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City wants to stop single meters for multiple rentals

Landlords of single dwelling houses in the City of Batesville will soon be required to have separate gas and water meters for each of their properties, and will not be allowed to keep the utility accounts in their own name.

City aldermen discussed the matter at the Tuesday, Oct. 6, meeting of the board, and are expected to approve the ordinance at their next meeting.

The move is an effort by the city to have some oversight of the condition of rental property in Batesville, and the ability to check for code violations when there is a change of occupancy at a house. It would not apply to apartment complexes, or any multi-unit building.

Typically, tenants moving into a rental house go to City Hall to switch the water and gas accounts into their name and pay a deposit for each service.

City Hall will only change the account names when the Code Enforcement Office inspects the house for violations, and issues a permit verifying the property has no hazards, or after any noted code violations are repaired.

Some landlords keep the utility accounts of their properties in their own name regardless of who the tenant is, passing along the water and gas bills to the rent payers. Using this loophole, city code inspectors can be kept in the dark when there is a change of occupancy, and landlords can avoid the pesky code violations that are sometimes expensive to bring into compliance.

City officials contend some landlords in Batesville rent substandard housing, some that is dangerous because of code violations. Many electrical fires caused by old, and often outdated, wiring could be avoided – especially in the older parts of west Batesville – if inspectors could check property conditions between renters.

One downside to a new policy would be some unpaid gas and water bills that renters leaving a property would not pay, especially if they are moving out of the city and won’t need local services. Delinquent utility bills are often more than the deposit initially paid for service, leaving the city with little chance of collecting a balance other than expensive and time-consuming court proceedings.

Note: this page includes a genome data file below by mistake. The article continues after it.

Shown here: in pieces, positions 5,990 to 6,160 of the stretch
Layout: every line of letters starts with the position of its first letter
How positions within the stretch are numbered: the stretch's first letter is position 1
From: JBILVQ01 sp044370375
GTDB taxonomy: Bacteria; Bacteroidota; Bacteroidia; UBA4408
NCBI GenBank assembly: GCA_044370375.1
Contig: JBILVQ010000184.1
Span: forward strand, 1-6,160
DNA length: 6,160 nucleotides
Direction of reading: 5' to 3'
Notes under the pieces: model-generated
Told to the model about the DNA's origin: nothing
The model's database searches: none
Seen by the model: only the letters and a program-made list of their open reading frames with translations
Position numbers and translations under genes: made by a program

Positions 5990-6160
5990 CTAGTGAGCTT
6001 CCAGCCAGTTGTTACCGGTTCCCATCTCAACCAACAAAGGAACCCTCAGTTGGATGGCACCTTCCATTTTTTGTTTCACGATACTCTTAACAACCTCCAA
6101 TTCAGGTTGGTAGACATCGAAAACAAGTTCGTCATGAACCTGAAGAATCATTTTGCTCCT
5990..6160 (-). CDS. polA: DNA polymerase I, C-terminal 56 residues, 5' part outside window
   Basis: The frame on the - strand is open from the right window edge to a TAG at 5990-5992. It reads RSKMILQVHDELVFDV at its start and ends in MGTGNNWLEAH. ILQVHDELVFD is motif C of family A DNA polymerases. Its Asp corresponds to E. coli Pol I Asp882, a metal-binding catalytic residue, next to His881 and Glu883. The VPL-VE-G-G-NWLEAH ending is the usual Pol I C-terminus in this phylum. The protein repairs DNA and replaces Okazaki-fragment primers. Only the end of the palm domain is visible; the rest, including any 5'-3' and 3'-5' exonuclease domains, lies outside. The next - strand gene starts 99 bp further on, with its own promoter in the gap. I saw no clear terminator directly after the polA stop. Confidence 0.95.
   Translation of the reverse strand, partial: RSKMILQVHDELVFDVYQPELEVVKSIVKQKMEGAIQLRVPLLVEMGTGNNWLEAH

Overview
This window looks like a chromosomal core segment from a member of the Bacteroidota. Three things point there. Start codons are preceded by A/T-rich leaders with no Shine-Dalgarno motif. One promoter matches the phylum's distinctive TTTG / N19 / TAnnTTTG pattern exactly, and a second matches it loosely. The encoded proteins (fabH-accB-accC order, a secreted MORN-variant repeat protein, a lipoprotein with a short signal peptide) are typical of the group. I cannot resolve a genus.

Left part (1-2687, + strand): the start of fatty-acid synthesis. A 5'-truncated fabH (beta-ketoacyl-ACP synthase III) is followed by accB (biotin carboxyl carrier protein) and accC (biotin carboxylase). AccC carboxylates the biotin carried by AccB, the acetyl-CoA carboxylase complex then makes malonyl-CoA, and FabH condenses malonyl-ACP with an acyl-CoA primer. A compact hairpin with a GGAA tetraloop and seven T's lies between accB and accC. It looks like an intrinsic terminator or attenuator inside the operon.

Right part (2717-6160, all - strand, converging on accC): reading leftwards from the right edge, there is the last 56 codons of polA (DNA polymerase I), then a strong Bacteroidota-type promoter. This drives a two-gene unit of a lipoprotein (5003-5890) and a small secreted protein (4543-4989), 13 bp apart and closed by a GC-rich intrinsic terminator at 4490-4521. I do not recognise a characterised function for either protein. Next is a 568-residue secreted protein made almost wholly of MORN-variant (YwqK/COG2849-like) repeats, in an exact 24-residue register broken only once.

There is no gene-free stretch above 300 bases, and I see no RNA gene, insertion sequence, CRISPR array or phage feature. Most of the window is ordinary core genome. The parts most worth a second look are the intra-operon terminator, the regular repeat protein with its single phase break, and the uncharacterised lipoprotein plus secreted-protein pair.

Another potential problem is the number of “master meters” currently in place around the city that control the flow of water to several adjacent houses. If the ordinance is approved, Water Dept.  workers will have to install separate meters for each house and the city will then be responsible for water lines to those meters, potentially adding hundreds of feet of old water lines around town to the city’s care.

Essentially, the new ordinance is designed to prohibit a cluster of rental units without each tenant having an account, giving city officials a way to know the names of citizens residing in each house, if only the person responsible for utilities..

“There are all kinds of places in Batesville where the utilities are in the landlord’s name and the building code department doesn’t have any idea who is living there,” said alderman Stan Harrison. “That’s what we’re tying to stop.”